Jakarta EE 10 will be released on September 22! It's almost here...
While the previous releases of Jakarta EE have been focussed on the much-feared namespace change and updating everything with support for Java 11, this is the first major release of Jakarta EE to start introducing new features for developers to use. I’ll cover some of them here.
Payara Platform Enterprise users will be pleased to hear that we released a refactor of the MicroProfile OpenAPI implementation we provide in Payara Platform Community 5.2020.3 with the aim of addressing a number of issues and requests that had been raised over time. The original blog, detailing some of these features, can be found here.
OpenAPI Refactor has now been included in the Payara Platform Enterprise 5.23.0 release.
New in the Payara Server 5.2020.4 release (August 2020), RMI calls to an EJB hosted on Payara Server from a Java SE client will now have the active Span Context automatically propagated to the server, with a counterpart server-side span being created as a child of this client call. This fills in a gap in our existing Request Tracing service, and comes with the added benefit of allowing a user to propagate key:value pairs from a Java SE client to Payara Server (or simply from server to server) in a request as OpenTracing baggage items - of particular interest to those who utilise Context Propagation or similar features in other application servers.
MicroProfile Health is an API designed specifically for use in cloud and containerized environments, where you want to quickly determine if an instance of an application is unhealthy and restart it. How exactly do you use it though? In this session, I’ll run through how to add some health checks to your application, and how to configure a number of cloud providers and containers to effectively use them to restart your application instances.
The first release of the Payara Platform in 2020 syncs the Stability and Community streams. For those not in the know, the Community stream is what we call our quarterly public releases, and the Stability stream is what we call our monthly bug fix-only releases for those with the supported version of Payara Platform Enterprise, (see here for more info on the release streams).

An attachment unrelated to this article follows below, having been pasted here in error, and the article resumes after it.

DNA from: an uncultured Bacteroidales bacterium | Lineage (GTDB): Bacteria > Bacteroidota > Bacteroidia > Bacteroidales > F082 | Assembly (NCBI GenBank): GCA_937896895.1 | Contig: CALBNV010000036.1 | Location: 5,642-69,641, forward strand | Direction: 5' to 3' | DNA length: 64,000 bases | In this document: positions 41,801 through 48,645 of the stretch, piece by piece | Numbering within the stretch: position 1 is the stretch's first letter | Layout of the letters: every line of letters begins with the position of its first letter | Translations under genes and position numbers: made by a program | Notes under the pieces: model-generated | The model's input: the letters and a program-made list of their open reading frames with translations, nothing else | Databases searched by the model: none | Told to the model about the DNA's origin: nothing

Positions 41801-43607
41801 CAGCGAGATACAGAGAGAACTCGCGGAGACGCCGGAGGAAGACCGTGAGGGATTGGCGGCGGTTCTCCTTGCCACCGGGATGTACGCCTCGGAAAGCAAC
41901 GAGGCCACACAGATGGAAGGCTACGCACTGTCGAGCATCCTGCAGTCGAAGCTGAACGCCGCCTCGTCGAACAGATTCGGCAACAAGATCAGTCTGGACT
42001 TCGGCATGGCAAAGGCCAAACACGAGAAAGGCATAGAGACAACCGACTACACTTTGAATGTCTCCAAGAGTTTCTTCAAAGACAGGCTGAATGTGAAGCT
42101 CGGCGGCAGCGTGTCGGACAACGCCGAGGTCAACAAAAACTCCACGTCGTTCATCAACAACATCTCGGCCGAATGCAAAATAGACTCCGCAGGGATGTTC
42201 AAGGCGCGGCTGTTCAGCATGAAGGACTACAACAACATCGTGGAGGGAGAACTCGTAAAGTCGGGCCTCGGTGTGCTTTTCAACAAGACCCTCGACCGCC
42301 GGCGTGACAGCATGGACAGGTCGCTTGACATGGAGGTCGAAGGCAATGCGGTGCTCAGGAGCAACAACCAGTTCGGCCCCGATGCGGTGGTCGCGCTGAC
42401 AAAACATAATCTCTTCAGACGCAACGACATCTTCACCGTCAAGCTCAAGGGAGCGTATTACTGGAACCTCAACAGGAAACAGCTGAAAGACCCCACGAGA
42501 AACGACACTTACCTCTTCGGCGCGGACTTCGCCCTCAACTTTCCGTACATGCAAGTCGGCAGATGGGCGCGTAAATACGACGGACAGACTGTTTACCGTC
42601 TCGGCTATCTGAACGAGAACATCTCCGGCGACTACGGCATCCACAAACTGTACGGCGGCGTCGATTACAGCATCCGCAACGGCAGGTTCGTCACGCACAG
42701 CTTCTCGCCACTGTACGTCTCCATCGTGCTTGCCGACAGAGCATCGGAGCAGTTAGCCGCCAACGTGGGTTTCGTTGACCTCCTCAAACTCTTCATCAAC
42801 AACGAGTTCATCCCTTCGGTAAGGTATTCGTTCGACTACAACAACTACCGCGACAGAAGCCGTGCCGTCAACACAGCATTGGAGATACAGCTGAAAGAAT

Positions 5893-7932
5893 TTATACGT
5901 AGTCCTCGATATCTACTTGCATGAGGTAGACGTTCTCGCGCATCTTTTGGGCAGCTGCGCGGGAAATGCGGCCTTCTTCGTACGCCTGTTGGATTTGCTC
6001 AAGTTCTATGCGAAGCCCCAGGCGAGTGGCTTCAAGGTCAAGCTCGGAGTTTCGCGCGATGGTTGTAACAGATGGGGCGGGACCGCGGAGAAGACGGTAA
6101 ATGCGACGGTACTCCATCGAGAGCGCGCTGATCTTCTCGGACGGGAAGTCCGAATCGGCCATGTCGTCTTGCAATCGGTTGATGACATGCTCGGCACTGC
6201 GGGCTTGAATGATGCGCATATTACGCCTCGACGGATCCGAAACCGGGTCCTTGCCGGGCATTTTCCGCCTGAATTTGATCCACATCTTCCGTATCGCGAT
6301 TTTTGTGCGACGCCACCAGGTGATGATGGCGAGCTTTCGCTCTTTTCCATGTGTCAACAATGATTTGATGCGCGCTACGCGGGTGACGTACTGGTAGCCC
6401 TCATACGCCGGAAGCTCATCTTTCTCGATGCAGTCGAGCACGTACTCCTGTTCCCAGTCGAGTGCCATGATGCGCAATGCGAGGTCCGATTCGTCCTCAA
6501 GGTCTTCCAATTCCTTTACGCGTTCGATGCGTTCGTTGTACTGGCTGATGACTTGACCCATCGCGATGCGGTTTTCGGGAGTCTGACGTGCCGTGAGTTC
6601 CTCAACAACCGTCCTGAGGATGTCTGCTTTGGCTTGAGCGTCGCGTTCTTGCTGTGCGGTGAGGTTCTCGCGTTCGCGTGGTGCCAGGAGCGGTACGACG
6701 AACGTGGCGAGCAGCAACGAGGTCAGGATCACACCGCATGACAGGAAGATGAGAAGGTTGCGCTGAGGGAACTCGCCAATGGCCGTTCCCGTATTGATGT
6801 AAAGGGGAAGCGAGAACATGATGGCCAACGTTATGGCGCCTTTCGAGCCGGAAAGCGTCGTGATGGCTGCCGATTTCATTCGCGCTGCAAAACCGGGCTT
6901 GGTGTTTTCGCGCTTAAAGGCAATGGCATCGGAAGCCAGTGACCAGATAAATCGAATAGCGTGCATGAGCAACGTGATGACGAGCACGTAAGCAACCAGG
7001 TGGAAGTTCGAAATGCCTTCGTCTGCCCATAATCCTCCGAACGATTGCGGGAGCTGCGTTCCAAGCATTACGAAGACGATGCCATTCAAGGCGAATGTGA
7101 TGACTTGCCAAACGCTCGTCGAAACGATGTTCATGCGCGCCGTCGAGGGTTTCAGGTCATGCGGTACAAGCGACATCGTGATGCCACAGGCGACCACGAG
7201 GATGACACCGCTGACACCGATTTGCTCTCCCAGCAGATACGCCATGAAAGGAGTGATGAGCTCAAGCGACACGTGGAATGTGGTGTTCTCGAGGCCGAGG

Encryption of the data stored within the data grid of Hazelcast (the technology underpinning our deployment groups and clustering in Payara Platform 5) has until now required a Hazelcast Enterprise subscription (see Payara Scales). While this remains an option for those who would like the additional features it provides (such as WAN replication), we’ve begun introducing this particular feature into Payara Server itself to provide it to you without needing an additional subscription.
When creating instances, it can sometimes be a chore remembering what names are already in use or even coming up with a name to use in the first place! The Dynamic Instance Naming feature, sometimes called auto-naming, introduces a new option to the create-instance & create-local-instance commands that, when enabled, will resolve any name conflicts or generate a name for you.
Request tracing has been a feature in Payara Platform for a number of years now, and over time it has evolved and changed in a number of ways. The crux of what the feature is remains the same, however: tracing requests through various parts of your applications and the Payara Platform to provide details about their travels.